Instant coffee is very popular in many areas of the world.

It may even account for more than 50% of total coffee consumption in some countries.

Instant coffee is also faster, cheaper and easier to make than regular coffee.

As is well-known by now, drinking regular coffee is linked to many health benefits (1, 2, 3, 4).

But do these benefits apply to instant coffee as well? This article explains everything you need to know about instant coffee and its health effects.

Instant coffee is a type of coffee made from dried coffee extract.

The extract is made by brewing ground coffee beans, similar to when regular coffee is brewed, but more concentrated.

After brewing, the water is removed from the extract to make dry fragments or powder, both of which dissolve when added to water.

There are two main ways to make instant coffee:

  • Spray-drying: Coffee extract is sprayed into hot air, which quickly dries the droplets and turns them into fine powder or small pieces.
  • Freeze-drying: The coffee extract is frozen and cut into small fragments, which are then dried at a low temperature under vacuum conditions.

Both of these methods preserve the quality, aroma and flavor of the coffee.

The most common way of preparing instant coffee is to add one teaspoon of powder/granules to a cup of hot water.

The strength of the coffee can easily be adjusted by adding more or less to your cup.

Bottom Line: Instant coffee is made from brewed coffee that has had the water removed. To make instant coffee, simply add one teaspoon of powder to a cup of warm water.

Coffee is the single biggest source of antioxidants in the modern diet (5, 6, 7, 8).

This high antioxidant content is believed to be responsible for many of the health benefits linked to drinking coffee (9).

Like regular coffee, instant coffee contains many powerful antioxidants (10, 11).

According to one study, instant coffee may contain even more of certain antioxidants than other types, due to the way it is processed (12).

Furthermore, one standard cup of instant coffee contains only 4 calories, and provides small amounts of potassium, magnesium and niacin (vitamin B3) (13).

Bottom Line: Instant coffee is full of powerful antioxidants. It may even contain more of some antioxidants than other types of coffee.

Caffeine is the most widely consumed stimulant in the world, and coffee is its biggest dietary source (14).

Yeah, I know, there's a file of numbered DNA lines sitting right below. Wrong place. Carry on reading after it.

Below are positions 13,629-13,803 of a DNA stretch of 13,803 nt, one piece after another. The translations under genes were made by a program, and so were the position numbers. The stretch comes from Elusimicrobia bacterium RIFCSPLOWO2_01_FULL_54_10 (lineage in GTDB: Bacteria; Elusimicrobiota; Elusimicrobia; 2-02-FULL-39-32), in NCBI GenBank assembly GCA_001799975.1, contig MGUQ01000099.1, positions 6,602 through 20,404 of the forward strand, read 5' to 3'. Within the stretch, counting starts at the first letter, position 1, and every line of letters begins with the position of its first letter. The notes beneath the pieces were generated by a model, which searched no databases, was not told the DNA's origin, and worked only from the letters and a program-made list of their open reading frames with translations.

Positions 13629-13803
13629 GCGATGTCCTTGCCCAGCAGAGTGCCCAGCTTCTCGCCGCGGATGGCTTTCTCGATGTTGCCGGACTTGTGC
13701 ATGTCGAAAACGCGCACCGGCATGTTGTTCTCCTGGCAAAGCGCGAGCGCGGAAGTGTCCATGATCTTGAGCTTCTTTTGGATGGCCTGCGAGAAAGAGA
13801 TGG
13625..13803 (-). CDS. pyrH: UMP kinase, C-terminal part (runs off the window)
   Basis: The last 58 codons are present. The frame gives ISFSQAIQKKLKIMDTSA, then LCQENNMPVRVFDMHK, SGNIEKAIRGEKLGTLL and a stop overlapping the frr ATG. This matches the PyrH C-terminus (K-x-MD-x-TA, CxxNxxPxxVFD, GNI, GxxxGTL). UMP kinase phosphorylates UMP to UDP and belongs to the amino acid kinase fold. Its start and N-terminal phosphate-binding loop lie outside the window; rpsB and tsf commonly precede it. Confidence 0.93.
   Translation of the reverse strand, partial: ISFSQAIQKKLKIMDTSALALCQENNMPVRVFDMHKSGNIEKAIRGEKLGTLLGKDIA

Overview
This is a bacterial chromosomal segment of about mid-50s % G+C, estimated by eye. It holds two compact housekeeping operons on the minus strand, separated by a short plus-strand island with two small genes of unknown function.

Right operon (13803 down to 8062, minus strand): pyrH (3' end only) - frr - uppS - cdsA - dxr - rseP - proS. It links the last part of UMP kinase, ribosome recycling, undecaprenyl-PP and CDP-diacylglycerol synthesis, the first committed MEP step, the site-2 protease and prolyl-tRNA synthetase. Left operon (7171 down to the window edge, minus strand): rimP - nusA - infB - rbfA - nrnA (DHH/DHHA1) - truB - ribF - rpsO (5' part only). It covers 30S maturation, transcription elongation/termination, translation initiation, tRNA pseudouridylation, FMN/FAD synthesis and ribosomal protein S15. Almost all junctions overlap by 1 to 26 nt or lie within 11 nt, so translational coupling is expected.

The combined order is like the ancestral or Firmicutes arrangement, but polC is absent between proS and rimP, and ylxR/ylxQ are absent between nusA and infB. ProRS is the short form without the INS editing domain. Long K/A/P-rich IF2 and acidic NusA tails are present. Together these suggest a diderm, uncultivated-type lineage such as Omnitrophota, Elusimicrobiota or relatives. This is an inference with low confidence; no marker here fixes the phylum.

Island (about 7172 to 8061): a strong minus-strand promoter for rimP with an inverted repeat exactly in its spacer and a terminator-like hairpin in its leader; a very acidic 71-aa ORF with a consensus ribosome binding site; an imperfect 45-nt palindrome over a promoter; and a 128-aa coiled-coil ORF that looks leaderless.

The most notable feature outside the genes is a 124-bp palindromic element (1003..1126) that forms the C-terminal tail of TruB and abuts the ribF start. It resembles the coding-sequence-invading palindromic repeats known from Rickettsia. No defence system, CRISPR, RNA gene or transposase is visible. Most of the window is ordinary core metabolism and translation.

However, instant coffee generally contains slightly less caffeine than regular coffee.

One cup of instant coffee may contain anywhere from 30–90 mg of caffeine, while one cup of regular coffee contains anywhere from 70–140 mg (11, 15, 16, 17).

Since people differ in their sensitivity to caffeine, instant coffee may be a better choice for those who need to cut back on caffeine (18).

Instant coffee is also available as decaf, which contains even less caffeine.

Too much caffeine may cause anxiety, disrupted sleep, restlessness, upset stomach, tremor and a fast heartbeat (19).

Bottom Line: A cup of instant coffee generally contains anywhere from 30–90 mg of caffeine, while regular coffee contains around 70–140 mg per cup.

Acrylamide is a potentially harmful chemical that forms when coffee beans are roasted (20).

This chemical is also commonly found in a wide range of foods, smoke, household items and personal care products (21).

Interestingly, instant coffee may contain up to twice as much acrylamide as fresh, roasted coffee (20, 22).

Overexposure to acrylamide may damage the nervous system and increase the risk of cancer (23, 24, 25).

However, the amount of acrylamide you're exposed to through diet and coffee is much lower than the doses that have been shown to be harmful (26, 27).

Therefore, drinking instant coffee should not cause concern regarding acrylamide exposure.

Bottom Line: Instant coffee contains up to twice as much acrylamide as regular coffee, but the amount is still lower than what is considered to be harmful.

Drinking coffee has been linked to many health benefits.

Given that instant coffee contains the same antioxidants and nutrients as regular coffee, it should have most of the same health effects.

Drinking instant coffee may:

  • Enhance brain function: The caffeine can improve brain function (28).
  • Boost metabolism: The caffeine may increase metabolism and help you burn more fat (29, 30, 31).
  • Reduce disease risk: Coffee may reduce the risk of neurodegenerative diseases, such as Alzheimer's and Parkinson's (32, 33, 34).
  • Decrease diabetes risk: Coffee may help reduce the risk of developing type 2 diabetes (35, 36, 37).
  • Improve liver health: Coffee and caffeine may reduce the risk of liver diseases like cirrhosis and liver cancer (38, 39, 40).
  • Improve mental health: Coffee may help lower the risk of depression and suicide (41, 42).
  • Promote longevity: Drinking coffee may help you live longer (43, 44, 45).

However, it's important to keep in mind that many of these studies were observational in nature.

These types of studies cannot prove that coffee causes the reduction in disease risk, only that people who habitually drink coffee are less likely to get them.

If you're wondering how much coffee to drink, consuming 3–5 cups of instant coffee each day may be optimal. This amount is usually linked with the highest risk reduction in studies (19, 46).

Bottom Line: Instant coffee offers most of the same health benefits as regular coffee, including a reduced risk of type 2 diabetes and liver diseases.

Instant coffee is quick, easy and doesn't require a coffee maker. It also has a very long shelf life and is cheaper than regular coffee.

Therefore, it may be very handy when you're traveling or on-the-go.

Instant coffee contains slightly less caffeine and more acrylamide than regular coffee, but it contains most of the same antioxidants.

Overall, instant coffee is a healthy, low-calorie beverage that is linked to the same health benefits as other types of coffee.